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In the blog post Stack Overflow Isn’t Very Welcoming. It’s Time for That to Change., SE started to grapple with how unfriendly it was to newer coders, women, people of color, and others in marginalized groups.

I am sad to say I feel that The Workplace suffers from that same syndrome, very heavily.

The recently deleted question about a coworker making unsolicited comments about their appearance is just the latest in a long pattern of questions where a poster expresses concern about inappropriate comments or behavior that can be considered sexist, racist, or similar and then

  1. Is dumped on by the community in comments and answers, in some variant of doubting their story, objecting that the behavior "might be innocent and not sexist/racist/etc in the offender's heart," told to not do anything, told "I'd like that/I don't think that happens," told "well what about me I got discriminated against for being X once", and all the other traditional institutional tricks to ignore and minimize problems like this

  2. The occasional actual female/POC/etc voice in comments or answers saying "yes this happens a lot" is often ignored

  3. Then the question is often closed and/or deleted as "having no place on the Workplace," as apparently navigating institutional bias in the workplace isn't on topic for the Workplace

I don't want to argue about this most recent question, whether it "was really a troll that needed deleting" or not. It's part of an overall pattern. I've been here on Workplace for years and I am not surprised that not many women or POCs or people out with alternate sexualities post here - if I were them and came here and participated in any of these posts I'd feel unwelcome and go somewhere else too.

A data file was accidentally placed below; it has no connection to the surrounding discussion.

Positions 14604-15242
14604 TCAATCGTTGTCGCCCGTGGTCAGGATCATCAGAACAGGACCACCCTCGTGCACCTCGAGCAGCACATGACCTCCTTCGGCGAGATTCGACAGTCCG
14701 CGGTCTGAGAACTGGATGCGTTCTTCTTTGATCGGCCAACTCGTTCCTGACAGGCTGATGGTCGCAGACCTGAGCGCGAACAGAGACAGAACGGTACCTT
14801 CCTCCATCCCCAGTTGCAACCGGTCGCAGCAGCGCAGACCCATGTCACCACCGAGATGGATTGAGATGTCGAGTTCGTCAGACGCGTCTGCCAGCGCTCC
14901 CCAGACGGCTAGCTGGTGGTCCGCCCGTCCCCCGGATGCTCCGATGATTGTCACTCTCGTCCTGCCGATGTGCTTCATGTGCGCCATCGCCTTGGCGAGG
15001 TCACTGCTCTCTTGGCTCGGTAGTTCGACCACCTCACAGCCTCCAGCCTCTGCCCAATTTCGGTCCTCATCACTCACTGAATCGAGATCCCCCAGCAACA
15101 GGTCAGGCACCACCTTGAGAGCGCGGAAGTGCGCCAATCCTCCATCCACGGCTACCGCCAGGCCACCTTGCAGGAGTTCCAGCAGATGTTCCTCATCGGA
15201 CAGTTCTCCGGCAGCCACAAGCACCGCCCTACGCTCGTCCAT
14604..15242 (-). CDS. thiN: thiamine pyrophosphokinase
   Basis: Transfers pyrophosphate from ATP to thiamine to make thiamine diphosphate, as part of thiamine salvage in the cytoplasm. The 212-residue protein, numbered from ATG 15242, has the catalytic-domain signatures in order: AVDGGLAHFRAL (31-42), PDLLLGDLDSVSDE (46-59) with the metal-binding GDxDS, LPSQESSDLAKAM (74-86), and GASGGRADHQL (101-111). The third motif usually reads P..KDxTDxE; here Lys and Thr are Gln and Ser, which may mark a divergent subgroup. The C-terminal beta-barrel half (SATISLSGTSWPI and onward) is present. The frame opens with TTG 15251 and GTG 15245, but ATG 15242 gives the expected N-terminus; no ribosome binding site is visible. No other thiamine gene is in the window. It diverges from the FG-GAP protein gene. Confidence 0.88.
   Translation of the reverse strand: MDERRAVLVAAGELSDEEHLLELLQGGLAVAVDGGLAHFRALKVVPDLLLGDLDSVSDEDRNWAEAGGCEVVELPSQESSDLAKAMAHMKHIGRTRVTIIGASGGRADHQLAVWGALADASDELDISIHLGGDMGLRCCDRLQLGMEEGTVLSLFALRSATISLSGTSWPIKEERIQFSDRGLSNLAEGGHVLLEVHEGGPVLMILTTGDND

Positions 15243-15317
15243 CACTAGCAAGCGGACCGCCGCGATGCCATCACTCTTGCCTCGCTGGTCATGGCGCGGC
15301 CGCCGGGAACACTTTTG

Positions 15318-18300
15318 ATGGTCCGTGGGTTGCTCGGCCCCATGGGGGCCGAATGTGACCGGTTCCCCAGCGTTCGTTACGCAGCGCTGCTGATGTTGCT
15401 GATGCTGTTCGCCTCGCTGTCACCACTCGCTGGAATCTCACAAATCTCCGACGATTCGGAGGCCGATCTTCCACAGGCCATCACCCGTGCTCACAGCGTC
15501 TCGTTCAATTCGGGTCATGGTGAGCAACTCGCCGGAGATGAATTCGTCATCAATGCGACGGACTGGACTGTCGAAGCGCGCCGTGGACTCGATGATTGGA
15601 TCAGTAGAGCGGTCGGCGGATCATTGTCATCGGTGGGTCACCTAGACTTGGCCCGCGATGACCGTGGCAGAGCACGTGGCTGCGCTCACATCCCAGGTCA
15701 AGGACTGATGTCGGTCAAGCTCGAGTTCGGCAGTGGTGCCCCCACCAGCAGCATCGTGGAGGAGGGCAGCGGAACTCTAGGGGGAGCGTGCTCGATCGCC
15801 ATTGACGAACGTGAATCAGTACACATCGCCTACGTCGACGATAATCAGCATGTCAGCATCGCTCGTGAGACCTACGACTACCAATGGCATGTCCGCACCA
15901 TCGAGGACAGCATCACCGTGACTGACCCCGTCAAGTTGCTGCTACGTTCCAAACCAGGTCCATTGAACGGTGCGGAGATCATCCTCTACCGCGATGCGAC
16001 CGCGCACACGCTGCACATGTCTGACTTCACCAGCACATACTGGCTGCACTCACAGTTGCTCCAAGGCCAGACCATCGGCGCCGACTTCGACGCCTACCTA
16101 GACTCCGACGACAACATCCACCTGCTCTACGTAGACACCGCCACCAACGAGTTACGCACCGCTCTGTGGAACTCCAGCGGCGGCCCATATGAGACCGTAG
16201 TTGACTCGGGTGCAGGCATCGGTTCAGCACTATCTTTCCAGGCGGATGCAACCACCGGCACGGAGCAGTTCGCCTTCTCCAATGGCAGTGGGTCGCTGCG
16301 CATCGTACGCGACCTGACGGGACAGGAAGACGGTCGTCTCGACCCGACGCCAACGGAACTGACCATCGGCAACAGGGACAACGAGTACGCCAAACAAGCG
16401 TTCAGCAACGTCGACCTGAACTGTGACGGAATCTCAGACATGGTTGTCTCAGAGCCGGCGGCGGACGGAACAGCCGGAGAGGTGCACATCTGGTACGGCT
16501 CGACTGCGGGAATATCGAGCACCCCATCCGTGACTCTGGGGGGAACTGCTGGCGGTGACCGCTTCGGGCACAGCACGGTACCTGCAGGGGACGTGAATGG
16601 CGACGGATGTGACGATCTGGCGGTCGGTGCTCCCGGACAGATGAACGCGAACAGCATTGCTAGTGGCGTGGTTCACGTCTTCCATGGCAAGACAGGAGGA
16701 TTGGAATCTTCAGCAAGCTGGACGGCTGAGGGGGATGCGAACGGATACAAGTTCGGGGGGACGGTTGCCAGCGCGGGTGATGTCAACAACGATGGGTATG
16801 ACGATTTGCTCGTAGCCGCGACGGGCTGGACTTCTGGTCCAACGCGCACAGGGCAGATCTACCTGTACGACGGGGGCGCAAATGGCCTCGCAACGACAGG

Bias in the workplace is a workplace topic. I've worked for enterprises that have people do basic diversity and bias training and all this behavior shows up prominently in workplace training videos as examples of "don't do that." It's possible to do better on Stack Exchange; I was a mod for 10 years on RPG.SE and while that's a pretty skewed demographic base too, we managed to curate an inclusive environment pretty well I think.

This has been asked about before, e.g. Casual sexism in The Workplace, but largely just ends up blaming posters for not being better about their post to a bar other questions, in my opinion, are not held to. (Searching "discrimination" on Meta shows a bunch of questions where reopening had to be escalated to Meta because people love to close them.)

Even if you don't agree with some of my examples, or about how bad of a problem it is, I think we can probably do better than we're doing right now, right? If nothing else, the lack of under-represented voices here now is unfortunate and could stand to change.

How do we do better?

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  • Comments are not for extended discussion; this conversation has been moved to chat.
    – Neo
    Feb 19 at 18:09
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The only real solution is to ensure that everyone feels comfortable reporting when they feel uncomfortable and that they trust that the people they are reporting their discomfort to are taking their concerns seriously and acting on them fairly. In my opinion, we should each do our best to try to stay positive and friendly in comments under people's posts, flag unwelcoming comments, and save the unavoidable conflict that happens when a community is global and diverse for meta discussions. Sometimes our aspirations exceed our ability, so when one of us falls short we should try to be more compassionate than righteous.